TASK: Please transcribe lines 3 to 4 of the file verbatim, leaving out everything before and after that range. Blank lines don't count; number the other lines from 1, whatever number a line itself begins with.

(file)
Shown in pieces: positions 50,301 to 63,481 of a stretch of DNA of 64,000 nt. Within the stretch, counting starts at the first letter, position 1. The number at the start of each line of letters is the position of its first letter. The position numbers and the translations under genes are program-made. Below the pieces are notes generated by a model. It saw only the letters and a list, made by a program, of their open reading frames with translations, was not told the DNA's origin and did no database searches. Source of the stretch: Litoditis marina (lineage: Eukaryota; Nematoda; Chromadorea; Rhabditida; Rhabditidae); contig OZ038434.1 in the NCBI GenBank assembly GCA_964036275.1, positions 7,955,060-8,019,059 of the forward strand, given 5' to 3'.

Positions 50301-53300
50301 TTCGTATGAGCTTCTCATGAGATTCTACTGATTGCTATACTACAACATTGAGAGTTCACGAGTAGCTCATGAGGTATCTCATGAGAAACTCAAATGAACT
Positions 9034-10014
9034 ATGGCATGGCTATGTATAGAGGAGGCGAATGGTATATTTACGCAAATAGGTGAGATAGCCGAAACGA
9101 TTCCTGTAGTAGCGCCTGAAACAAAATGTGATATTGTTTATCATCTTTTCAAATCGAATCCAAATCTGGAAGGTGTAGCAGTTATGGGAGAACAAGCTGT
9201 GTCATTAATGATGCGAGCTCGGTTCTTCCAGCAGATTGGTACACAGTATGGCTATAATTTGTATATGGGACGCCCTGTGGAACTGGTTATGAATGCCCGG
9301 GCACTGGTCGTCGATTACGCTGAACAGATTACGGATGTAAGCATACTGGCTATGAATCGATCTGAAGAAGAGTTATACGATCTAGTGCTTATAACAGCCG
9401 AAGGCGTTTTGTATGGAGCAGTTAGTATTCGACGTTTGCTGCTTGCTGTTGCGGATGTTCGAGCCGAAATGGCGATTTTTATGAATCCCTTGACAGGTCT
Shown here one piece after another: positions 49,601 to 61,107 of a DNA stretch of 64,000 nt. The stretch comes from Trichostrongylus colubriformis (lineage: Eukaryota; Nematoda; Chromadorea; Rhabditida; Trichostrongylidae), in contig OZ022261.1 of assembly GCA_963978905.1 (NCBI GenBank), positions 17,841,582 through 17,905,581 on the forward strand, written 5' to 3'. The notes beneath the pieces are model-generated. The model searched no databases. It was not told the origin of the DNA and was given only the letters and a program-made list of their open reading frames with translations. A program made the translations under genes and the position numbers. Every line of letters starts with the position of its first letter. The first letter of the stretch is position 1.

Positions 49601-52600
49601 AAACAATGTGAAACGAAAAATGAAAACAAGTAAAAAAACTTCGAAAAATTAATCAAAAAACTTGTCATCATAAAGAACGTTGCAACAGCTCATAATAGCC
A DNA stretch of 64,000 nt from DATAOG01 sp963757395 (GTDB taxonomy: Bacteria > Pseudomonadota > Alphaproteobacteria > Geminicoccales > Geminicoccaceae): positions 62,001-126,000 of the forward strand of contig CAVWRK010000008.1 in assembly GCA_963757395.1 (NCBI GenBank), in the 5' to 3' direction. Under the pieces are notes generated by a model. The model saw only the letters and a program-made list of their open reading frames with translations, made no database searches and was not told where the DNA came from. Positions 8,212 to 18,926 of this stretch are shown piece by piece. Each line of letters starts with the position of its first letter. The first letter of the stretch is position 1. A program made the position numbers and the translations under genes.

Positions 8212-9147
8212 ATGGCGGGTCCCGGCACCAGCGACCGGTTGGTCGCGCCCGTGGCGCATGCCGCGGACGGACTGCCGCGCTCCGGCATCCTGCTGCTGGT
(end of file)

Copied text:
50301 TTCGTATGAGCTTCTCATGAGATTCTACTGATTGCTATACTACAACATTGAGAGTTCACGAGTAGCTCATGAGGTATCTCATGAGAAACTCAAATGAACT
Positions 9034-10014